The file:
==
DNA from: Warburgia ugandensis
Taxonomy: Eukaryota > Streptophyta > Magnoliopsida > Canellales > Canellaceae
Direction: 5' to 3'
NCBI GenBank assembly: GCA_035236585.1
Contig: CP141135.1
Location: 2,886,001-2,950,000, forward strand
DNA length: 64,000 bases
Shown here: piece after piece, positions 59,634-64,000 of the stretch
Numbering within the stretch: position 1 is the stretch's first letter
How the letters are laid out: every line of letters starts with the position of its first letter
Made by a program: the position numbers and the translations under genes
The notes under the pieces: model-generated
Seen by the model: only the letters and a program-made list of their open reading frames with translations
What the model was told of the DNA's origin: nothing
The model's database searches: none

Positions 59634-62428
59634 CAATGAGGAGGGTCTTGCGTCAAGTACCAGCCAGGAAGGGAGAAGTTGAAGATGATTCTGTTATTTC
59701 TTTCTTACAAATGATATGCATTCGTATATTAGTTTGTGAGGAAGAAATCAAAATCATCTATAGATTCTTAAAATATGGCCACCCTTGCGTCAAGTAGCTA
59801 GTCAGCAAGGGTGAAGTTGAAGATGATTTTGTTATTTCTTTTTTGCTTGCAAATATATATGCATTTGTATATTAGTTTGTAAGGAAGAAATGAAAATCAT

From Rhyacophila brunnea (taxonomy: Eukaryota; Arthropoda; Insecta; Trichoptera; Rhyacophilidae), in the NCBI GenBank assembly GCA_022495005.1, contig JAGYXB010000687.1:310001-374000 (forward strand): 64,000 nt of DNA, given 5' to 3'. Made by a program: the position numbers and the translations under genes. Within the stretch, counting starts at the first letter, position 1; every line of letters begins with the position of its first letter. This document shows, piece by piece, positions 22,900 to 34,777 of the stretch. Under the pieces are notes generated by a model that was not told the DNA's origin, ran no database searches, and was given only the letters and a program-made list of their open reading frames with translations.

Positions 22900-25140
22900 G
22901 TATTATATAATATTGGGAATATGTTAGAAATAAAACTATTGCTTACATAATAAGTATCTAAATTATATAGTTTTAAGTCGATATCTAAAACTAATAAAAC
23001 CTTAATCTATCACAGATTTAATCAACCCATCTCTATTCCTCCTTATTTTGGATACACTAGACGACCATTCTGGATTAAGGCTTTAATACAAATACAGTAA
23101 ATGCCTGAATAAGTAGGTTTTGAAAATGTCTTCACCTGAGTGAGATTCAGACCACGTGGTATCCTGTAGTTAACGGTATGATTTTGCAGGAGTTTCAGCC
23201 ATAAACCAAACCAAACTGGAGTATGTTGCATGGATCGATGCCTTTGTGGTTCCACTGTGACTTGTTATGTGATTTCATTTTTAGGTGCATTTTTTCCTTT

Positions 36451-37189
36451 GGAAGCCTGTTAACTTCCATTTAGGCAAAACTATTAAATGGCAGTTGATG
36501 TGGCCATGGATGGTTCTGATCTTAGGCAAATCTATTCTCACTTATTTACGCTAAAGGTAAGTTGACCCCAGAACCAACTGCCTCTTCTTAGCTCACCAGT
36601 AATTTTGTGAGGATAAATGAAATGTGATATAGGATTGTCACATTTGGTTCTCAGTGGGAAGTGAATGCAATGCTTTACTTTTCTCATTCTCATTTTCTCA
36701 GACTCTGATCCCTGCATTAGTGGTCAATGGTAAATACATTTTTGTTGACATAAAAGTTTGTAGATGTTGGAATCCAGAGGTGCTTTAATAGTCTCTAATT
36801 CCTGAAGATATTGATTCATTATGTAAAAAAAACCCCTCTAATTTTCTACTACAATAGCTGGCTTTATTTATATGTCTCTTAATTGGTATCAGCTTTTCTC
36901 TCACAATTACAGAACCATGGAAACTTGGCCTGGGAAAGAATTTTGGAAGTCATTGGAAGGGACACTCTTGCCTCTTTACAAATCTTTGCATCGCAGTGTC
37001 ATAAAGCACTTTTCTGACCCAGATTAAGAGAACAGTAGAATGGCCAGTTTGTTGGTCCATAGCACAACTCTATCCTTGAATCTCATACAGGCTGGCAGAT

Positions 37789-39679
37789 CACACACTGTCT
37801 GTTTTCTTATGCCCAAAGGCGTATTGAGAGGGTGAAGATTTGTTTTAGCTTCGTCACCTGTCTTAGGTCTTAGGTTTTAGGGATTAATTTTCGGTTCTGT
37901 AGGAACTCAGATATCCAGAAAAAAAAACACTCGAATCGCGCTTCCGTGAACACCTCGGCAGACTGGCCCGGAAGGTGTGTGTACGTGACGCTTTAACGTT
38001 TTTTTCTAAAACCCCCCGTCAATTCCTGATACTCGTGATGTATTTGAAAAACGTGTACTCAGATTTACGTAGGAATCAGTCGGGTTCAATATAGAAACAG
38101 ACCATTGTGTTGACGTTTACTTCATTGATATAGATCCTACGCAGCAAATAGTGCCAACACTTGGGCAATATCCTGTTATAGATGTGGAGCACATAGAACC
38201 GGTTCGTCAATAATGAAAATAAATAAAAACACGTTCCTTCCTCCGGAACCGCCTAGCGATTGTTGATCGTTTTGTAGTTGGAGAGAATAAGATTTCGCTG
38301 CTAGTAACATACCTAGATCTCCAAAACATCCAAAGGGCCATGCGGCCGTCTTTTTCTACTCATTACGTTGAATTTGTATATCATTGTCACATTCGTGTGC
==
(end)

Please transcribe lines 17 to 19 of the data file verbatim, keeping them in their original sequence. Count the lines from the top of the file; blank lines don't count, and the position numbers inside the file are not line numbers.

59634 CAATGAGGAGGGTCTTGCGTCAAGTACCAGCCAGGAAGGGAGAAGTTGAAGATGATTCTGTTATTTC
59701 TTTCTTACAAATGATATGCATTCGTATATTAGTTTGTGAGGAAGAAATCAAAATCATCTATAGATTCTTAAAATATGGCCACCCTTGCGTCAAGTAGCTA
59801 GTCAGCAAGGGTGAAGTTGAAGATGATTTTGTTATTTCTTTTTTGCTTGCAAATATATATGCATTTGTATATTAGTTTGTAAGGAAGAAATGAAAATCAT